OBA Foundation Chief Justice of Ontario Fellowships
The OBA Foundation administers and funds The OBA Foundation Chief Justice of Ontario Fellowships in Legal Ethics and Professionalism.
The 2014-15 OBA Foundation Chief Justice of Ontario Fellowships in Legal Ethics and Professionalism have been awarded to Windsor Law’s Professor Noel Semple (Fellowship in Research) and City of Oshawa staff lawyer Kelly Gravelle (Fellowship in Legal Ethics and Professionalism Studies). The fellowships promote and fund academic and practical research into the role of lawyers in society. In the wider community, the work of the fellows fosters principled, evidence-based improvements in lawyers’ service to their clients and constituents.
The 2014-15 Fellow in Research, Prof. Semple, will be engaged in conducting interviews and collecting data on the practical, economic and institutional impediments of private practice lawyers in delivering access to justice for “personal plight” clients. Semple joined the University of Windsor Faculty of Law after completing a term as Post-Doctorate Fellow and Scholar in Residence at the University of Toronto’s Centre for the Legal Profession. “Lawyers in private practice are an essential portal between people with legal problems and the just resolutions,” Semple stated in his proposal. “Is there anything that the legal profession and its regulators can do to increase the accessibility of this segment of the bar?”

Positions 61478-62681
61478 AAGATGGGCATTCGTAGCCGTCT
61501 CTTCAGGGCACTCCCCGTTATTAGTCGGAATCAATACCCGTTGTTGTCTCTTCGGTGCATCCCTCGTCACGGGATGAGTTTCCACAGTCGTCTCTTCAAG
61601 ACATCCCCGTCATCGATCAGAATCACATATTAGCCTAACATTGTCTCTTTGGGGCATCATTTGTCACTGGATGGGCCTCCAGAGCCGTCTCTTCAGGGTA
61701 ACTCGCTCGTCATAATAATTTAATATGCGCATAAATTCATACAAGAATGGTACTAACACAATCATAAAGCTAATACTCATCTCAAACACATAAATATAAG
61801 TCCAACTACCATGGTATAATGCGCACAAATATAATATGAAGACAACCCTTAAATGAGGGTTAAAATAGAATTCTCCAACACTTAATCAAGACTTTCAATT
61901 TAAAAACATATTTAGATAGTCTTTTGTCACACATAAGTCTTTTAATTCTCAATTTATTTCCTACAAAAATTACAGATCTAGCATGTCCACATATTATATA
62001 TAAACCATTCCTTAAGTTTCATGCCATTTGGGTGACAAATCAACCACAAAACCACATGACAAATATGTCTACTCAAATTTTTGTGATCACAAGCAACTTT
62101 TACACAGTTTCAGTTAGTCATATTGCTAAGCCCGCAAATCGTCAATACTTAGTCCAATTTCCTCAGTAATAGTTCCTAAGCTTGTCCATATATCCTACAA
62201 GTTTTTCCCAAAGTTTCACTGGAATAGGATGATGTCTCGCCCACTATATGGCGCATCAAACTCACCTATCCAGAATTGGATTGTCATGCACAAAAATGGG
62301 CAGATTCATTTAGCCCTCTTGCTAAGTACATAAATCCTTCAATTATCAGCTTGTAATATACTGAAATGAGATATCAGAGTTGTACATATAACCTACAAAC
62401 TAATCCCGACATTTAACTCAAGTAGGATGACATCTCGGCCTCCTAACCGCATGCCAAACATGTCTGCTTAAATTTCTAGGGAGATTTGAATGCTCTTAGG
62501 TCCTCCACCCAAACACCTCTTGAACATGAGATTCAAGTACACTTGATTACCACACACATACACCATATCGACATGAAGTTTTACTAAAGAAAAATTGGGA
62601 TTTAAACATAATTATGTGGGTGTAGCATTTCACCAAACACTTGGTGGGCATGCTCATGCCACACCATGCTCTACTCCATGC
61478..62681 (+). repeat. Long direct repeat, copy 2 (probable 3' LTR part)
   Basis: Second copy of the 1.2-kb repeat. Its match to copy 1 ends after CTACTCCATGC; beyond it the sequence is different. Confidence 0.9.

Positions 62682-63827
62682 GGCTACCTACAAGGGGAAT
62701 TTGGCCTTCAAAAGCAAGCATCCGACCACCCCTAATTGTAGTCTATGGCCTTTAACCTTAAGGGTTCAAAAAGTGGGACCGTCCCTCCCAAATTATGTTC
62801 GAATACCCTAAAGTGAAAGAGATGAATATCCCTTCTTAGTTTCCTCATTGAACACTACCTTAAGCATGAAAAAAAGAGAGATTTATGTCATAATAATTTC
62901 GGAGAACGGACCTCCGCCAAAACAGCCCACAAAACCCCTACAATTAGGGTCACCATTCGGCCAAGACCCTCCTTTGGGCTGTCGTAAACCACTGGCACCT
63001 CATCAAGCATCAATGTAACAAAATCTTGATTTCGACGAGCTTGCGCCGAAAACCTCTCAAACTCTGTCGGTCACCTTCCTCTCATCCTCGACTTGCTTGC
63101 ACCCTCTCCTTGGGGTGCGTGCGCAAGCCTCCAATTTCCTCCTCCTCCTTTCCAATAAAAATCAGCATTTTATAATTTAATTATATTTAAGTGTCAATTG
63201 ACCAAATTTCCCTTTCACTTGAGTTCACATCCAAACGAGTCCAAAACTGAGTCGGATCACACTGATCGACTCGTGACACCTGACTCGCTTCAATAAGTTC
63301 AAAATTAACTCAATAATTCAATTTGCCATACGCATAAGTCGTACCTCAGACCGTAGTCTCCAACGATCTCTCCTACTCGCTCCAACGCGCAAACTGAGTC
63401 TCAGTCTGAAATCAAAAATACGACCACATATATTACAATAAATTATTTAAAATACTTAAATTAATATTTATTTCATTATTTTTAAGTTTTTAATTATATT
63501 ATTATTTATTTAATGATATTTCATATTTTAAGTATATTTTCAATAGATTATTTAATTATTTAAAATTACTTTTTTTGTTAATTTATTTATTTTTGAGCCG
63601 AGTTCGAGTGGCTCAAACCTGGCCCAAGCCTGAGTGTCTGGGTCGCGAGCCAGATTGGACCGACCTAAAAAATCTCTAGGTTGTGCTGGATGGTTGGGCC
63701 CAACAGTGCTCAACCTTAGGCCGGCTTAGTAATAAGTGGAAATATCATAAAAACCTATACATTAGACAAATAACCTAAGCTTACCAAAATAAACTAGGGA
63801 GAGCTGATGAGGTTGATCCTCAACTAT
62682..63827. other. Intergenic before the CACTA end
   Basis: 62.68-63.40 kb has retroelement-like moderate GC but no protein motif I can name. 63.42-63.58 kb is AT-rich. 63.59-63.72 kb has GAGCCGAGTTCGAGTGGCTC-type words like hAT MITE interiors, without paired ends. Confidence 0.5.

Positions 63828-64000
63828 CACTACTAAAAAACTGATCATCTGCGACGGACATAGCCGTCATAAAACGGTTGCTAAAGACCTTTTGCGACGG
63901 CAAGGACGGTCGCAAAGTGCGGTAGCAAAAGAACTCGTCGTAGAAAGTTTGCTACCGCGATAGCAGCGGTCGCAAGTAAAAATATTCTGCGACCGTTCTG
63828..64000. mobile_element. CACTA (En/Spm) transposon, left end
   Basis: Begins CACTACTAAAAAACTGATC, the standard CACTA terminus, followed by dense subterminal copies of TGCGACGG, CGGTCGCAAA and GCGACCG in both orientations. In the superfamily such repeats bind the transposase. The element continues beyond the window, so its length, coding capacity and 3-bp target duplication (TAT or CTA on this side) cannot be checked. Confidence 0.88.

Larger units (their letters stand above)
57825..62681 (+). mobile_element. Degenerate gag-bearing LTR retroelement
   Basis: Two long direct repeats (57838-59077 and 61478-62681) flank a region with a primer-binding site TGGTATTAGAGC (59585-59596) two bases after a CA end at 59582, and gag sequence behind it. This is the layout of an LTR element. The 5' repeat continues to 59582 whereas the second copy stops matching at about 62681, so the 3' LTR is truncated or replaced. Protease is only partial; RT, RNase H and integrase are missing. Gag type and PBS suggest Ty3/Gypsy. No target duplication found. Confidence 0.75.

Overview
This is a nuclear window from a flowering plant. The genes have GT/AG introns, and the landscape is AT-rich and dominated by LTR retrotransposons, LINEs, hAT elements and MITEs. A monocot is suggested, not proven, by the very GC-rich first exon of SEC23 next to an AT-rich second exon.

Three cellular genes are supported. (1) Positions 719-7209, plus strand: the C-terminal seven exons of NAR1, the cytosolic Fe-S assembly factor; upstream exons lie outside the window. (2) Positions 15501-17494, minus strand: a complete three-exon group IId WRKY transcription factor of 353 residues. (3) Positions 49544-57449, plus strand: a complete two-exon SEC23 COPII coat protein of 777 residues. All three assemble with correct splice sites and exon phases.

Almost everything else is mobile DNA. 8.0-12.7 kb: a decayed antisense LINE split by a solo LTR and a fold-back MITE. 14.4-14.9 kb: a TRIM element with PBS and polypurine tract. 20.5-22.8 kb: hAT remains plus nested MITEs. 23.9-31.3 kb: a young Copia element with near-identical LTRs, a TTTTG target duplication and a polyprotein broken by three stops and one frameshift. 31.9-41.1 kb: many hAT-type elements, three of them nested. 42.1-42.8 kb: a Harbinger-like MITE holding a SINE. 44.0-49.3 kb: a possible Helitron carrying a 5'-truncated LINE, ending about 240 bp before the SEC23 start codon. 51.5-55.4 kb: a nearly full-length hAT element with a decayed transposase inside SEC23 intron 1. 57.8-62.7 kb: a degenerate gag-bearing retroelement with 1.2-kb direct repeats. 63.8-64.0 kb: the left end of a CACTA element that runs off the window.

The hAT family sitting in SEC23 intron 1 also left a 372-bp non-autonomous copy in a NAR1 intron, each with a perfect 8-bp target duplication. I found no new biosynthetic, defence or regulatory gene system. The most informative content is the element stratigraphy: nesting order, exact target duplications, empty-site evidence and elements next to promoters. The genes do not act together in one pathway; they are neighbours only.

Kelly Gravelle’s project as the 2014-15 Fellow in Legal Ethics and Professionalism Studies will examine the often misunderstood role of in-house counsel employed by municipalities and their counterparts in aboriginal communities. Drawing on her experience in private practice and as staff counsel in municipal and aboriginal law, Gravelle will delve into the unique role of the local government lawyer in balancing public and private interests and obligations, demarcating the boundaries between political and regulatory functions, and ensuring government accountability.
A grant of $15,000 was awarded to Professor Alice Woolley of the University of Calgary, recipient of the Chief Justice of Ontario Fellowship in Legal Ethics and Professionalism Research. Professor Woolley’s research project will consider the significance of the lawyer’s status as a fiduciary in defining the lawyer’s duties, in particular duties of loyalty and confidentiality.
A grant of $5,000 was awarded to Amy Salyzyn, a graduate student, Yale University Law School, recipient of the Chief Justice of Ontario Fellowship in Legal Ethics and Professionalism Studies. Her project will study the ethical implications of lawyers’ pre-litigation demand letters.
A grant of $15,000 was awarded to Professor Brent Cotter of the University of Saskatchewan and Professors Richard Devlin and Jocelyn Downie of Dalhousie University, recipients of the Chief Justice of Ontario Fellowship in Legal Ethics and Professionalism Research. Their project is “Video Vignettes in Legal Ethics and Professional Responsibility (Confidentiality, Conflicts of Interest, Competence and Quality of Service, Civility and Professionalism and Access to Justice / Pro Bono).”
A grant of $5,000 was awarded to Ms. Hanna Askew, student, Osgoode Hall Law School, recipient of the Chief Justice of Ontario Fellowship in Legal Ethics and Professionalism Studies. Her project is “Educational Strategies to Foster Inter-cultural Understanding of Aboriginal Legal Perspectives among New Legal Professionals.”